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A Good Summer for Reading, part 2

As promised, in this entry I’ll finish off the survey of books I’ve read this summer. I’ve had a few good ones sneak in toward the end, and I’m excited to tell you about them.

The very first book I read this summer was C.S. Lewis’s novel Till We Have Faces. The book takes place in pre-Christian Europe and is a retelling of the myth of Cupid and Psyche. A few months later, I picked up another book by Lewis, this time his classic The Great Divorce. As a Christian, I found the book to be a moving and insightful fictionalization of people’s reactions to grace. Though I enjoyed both, Till We Have Faces had a stronger impact on me and, of the two, has a more universal message.

Growing up, I had the complete Sherlock Holmes short stories, read them, loved them. Incidentally, from this memory, I decided the new movie didn’t look a thing like the books I loved, so I still haven’t seen it. I did, however, read a couple of Arthur Conan Doyle’s Sherlock Holmes novels this summer: first A Study in Scarlet then The Hound of the Baskervilles. Though it was fun learning where Sherlock Holmes and Dr. Watson came from and how they met, I found the first book to be uneven. The second book, was fantastic. In it, Doyle tells the story of a crime eerie enough to be suspenseful, but not so much to be creepy. (I find the bizarre fascinating, but I can’t stand the viscerally creepy.)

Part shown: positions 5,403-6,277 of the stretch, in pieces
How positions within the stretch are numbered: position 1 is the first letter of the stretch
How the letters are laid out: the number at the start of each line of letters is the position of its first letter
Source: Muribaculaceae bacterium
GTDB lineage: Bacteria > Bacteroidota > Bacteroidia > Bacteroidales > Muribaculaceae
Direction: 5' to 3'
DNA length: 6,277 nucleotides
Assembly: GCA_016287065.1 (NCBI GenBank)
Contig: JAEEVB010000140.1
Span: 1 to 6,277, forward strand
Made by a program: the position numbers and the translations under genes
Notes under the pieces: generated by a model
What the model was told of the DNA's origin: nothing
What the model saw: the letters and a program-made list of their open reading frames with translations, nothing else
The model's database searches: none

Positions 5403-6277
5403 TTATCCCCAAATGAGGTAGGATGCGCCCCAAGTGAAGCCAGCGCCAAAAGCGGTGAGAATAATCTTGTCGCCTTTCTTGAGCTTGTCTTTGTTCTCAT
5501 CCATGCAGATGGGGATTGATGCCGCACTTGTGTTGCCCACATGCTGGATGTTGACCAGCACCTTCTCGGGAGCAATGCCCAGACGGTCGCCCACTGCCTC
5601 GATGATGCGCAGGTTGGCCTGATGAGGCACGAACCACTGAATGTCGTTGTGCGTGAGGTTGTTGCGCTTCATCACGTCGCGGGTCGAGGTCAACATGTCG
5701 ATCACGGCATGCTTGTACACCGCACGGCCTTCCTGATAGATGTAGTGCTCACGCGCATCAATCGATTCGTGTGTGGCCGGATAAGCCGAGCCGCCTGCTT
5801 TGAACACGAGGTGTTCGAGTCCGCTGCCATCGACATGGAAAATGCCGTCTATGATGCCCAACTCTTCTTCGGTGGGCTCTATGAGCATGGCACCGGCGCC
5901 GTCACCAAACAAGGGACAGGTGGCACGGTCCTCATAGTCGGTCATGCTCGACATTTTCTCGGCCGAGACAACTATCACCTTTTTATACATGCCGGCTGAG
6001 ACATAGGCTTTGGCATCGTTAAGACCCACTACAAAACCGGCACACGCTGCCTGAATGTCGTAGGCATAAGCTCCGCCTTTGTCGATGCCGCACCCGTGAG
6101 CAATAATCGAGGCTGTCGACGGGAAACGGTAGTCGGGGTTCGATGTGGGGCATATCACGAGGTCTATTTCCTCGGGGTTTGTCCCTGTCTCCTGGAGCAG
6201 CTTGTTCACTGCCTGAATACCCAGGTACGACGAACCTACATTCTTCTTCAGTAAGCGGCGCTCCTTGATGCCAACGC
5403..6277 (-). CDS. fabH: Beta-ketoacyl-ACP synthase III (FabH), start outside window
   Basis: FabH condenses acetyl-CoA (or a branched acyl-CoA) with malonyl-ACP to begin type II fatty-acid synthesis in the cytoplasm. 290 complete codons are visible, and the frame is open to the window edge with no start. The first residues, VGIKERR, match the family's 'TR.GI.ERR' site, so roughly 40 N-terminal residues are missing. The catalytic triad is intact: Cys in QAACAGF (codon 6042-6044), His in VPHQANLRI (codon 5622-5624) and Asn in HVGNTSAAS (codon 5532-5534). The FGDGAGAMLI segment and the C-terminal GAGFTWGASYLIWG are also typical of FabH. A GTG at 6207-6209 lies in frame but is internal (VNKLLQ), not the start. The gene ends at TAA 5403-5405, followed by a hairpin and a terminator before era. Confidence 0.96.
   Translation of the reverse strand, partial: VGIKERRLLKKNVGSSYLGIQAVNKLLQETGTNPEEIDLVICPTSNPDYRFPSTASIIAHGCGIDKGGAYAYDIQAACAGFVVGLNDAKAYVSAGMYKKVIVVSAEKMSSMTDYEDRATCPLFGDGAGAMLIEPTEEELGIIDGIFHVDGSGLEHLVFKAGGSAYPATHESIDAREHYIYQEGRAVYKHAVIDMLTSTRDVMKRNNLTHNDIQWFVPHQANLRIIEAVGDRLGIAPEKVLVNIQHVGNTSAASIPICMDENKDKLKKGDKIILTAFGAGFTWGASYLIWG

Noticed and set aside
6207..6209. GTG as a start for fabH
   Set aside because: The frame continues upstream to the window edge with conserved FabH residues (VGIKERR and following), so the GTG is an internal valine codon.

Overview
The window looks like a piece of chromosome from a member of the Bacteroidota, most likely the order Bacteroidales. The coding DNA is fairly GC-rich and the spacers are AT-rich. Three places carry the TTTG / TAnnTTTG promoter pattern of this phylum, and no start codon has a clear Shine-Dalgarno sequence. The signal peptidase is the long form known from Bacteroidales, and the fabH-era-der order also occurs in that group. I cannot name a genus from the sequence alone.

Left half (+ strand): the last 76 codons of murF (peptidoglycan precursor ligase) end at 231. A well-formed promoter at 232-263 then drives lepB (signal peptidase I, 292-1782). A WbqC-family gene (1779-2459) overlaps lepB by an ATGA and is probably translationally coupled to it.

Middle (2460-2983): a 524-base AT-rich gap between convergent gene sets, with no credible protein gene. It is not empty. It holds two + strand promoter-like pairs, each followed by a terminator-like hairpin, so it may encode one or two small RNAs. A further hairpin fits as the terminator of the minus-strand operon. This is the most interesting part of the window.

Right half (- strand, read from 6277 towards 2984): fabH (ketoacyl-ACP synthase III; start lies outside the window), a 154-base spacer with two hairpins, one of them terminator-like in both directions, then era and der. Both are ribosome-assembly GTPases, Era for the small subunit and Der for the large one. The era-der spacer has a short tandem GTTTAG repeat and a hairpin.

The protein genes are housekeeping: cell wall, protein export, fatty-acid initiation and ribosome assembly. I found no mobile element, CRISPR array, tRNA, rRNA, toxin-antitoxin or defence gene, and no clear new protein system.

Overall, I’d say that my favorites from the summer were Till We Have Faces, The Hound of the Baskervilles, and Ender’s Game. Tomorrow, a new semester begins, and with it, I will sadly no longer have time to read three or four novels a month.